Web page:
Apple Ordered to Repay Irish Tax of €13 Billion

Apple Ordered to Repay Irish Tax of €13 Billion

The European Commission rules that an agreement between Apple and the Irish government is illegal, and orders the repayment of up to €13 billion in unpaid tax

30th August 2016

By Adam Pescod

The tax arrangements of some of the world’s biggest companies have been subject to a huge amount of scrutiny since 2012. In the UK, the likes of Starbucks, Google, Facebook and Amazon have faced a public backlash over the various schemes that have helped them avoid paying corporation tax at the same rate as UK-based companies. Starbucks has since started paying at the standard rate, while Google reached a deal with the government to pay £130 million in back taxes, but serious questions remain about the financial practices of corporate giants, not to mention the legal loopholes that are making such practices possible.

Another company that’s been in the firing line is Apple. For the past three years, the European Commission (EC) has been investigating the relationship between the tech firm, whose European HQ is in Cork, and the Irish government. Specifically, the investigation has focused on whether the tax rulings made by Ireland have allowed Apple to pay considerably less tax than other businesses in the country. And it’s safe to say that the result of the investigation is not only a huge blow to both Apple and Ireland, but potentially a watershed moment in the ongoing battle against tax avoidance.

According to the EC, the Irish government has “granted undue tax benefits of up to €13 billion to Apple”, adding that it is “illegal under EU state aid rules, because it allowed Apple to pay substantially less tax than other businesses. It concluded that two separate tax rulings issued in 1991 and 2007 “have enabled Apple to avoid taxation on almost all profits generated by sales of Apple products in the entire EU Single Market.” As a result of the rulings, Apple paid the equivalent of 1% corporation tax in 2003 – compared to Ireland’s standard rate of 12.5% – a figure that dropped to just 0.005% in 2014. It was paid on the profits of Apple Sales International, one of two Irish incorporated companies owned by Apple.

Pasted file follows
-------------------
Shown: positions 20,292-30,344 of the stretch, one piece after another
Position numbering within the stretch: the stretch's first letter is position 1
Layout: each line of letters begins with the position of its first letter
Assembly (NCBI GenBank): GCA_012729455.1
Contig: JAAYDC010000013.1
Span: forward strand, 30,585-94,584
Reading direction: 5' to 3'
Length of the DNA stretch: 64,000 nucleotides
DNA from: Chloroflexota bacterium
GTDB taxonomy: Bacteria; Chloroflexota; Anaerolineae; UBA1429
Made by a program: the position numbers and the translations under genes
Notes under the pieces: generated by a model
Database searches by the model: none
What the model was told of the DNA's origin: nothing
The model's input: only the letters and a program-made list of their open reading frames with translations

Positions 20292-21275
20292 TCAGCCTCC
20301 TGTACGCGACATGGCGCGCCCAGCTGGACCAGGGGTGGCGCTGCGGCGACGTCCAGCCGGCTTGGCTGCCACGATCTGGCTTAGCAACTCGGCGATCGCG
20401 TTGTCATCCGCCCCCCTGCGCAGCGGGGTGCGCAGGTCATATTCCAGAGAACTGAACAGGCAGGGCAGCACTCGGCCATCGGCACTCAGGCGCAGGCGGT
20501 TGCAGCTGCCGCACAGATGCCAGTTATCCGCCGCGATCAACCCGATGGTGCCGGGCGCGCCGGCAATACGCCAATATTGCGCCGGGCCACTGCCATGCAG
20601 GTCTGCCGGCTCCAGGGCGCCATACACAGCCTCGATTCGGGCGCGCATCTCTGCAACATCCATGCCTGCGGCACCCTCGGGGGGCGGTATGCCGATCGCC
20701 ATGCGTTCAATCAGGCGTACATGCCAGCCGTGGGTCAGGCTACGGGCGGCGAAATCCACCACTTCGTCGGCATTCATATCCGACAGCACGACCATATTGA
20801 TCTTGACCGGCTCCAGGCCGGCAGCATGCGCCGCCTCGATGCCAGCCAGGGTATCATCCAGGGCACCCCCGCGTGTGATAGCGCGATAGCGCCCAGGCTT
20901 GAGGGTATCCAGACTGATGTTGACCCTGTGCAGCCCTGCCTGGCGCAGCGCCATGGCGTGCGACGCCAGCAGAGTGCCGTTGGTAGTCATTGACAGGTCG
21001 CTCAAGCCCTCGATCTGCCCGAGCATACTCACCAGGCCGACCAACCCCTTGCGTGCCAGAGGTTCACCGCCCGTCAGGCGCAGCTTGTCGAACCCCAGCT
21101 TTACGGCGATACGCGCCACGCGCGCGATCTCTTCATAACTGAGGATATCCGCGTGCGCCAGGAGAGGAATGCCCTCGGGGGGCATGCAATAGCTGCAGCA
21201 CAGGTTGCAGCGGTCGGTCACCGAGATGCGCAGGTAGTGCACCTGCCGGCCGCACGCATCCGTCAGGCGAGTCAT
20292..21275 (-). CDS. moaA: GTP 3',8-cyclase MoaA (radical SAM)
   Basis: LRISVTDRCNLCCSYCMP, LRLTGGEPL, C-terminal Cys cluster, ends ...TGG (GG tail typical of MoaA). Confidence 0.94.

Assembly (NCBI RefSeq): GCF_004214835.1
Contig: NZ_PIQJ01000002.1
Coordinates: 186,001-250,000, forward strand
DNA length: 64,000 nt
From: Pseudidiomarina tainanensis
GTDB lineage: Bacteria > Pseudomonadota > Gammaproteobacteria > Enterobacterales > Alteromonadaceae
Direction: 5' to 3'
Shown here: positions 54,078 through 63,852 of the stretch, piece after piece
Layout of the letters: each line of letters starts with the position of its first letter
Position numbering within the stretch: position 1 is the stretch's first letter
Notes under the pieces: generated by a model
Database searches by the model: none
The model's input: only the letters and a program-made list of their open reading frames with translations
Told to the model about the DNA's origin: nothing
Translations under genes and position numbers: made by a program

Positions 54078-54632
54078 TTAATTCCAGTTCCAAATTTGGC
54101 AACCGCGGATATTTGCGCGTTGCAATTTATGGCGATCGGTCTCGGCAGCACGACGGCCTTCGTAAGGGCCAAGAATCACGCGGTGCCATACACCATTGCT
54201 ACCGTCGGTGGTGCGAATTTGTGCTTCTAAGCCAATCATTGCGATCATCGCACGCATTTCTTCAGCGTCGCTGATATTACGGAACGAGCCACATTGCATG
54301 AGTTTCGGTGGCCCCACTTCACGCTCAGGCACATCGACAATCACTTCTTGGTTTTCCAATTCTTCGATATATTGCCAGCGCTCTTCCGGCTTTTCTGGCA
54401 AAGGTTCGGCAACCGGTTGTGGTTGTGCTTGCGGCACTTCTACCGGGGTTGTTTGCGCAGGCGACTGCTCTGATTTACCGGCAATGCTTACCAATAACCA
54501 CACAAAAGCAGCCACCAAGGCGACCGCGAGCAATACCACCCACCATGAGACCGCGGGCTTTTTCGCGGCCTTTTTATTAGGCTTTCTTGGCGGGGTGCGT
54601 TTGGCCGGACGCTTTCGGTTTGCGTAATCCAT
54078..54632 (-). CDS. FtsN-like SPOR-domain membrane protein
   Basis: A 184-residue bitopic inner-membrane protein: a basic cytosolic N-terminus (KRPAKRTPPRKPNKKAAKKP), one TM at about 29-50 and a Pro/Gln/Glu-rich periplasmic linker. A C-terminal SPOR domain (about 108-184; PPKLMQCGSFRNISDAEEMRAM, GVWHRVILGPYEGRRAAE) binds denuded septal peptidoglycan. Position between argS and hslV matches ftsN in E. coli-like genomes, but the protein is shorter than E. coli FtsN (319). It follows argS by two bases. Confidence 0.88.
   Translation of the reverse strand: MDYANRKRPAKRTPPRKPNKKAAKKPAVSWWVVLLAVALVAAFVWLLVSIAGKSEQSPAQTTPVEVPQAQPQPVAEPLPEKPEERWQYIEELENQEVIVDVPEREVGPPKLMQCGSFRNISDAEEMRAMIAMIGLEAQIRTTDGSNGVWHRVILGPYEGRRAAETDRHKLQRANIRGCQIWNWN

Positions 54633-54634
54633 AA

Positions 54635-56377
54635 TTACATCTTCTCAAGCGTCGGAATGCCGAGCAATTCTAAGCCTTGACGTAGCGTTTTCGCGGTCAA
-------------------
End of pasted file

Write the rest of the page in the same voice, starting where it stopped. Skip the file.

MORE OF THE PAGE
This selective tax treatment of Apple in Ireland is illegal under EU state aid rules, because it gives Apple a significant advantage over other businesses that are subject to the same national taxation rules.

The EC has now ordered the recovery of the unpaid tax, which amounts to up to €13 billion plus interest, “in order to remove the distortion of competition created by the aid.” However, it added that the amount of unpaid tax to be recovered by the Irish authorities could be reduced if other countries asked Apple to pay more taxes on profits recorded by Apple Sales International and Apple Operations Europe for the ten-year period from 2003 to 2013. It could also be reduced if the US government required Apple to pay larger amounts of money to its US parent company for this period to finance research and development.

Both Apple and the Irish government have already said they intend to appeal the ruling. In an open letter on the Apple website, the company’s CEO Tim Cook said the EC “has launched an effort to rewrite Apple’s history in Europe, ignore Ireland’s tax laws and upend the international tax system in the process.” Cook added that “beyond the obvious targeting of Apple”, the ruling will have “a profound and harmful effect on investment and job creation in Europe”, and said Apple now found itself in the “unusual position of being ordered to retroactively pay additional taxes to a government that says we don't owe them any more than we've already paid.”

Taxing times
Taxing times:

Apple's CEO Tim Cook said the company will appeal the decision of the European Commission (Photo credit: The Climate Group / Creative Commons)

Michael Noonan, Ireland’s finance minister, said: "I disagree profoundly with the Commission. The decision leaves me with no choice but to seek cabinet approval to appeal. This is necessary to defend the integrity of our tax system; to provide tax certainty to business; and to challenge the encroachment of EU state aid rules into the sovereign member state competence of taxation."

The US Treasury also expressed its disappointment at the ruling, which it said could “undermine foreign investment, the business climate in Europe, and the important spirit of economic partnership between the US and the EU".

With many companies attracted to Ireland by its 12.5% corporation tax rate, it’s been suggested that the ruling could have a significant impact on the country’s reputation and lead to a decline in foreign direct investment. Meanwhile, reputational damage is just one of many concerns for Apple, which saw its share prices drop by more than 2% following the announcement. However, given both parties’ intention to appeal the decision, the implications for the business world as a whole won’t be known for a little while yet.

Photo of Apple Store taken by Adam Fagen (via Creative Commons)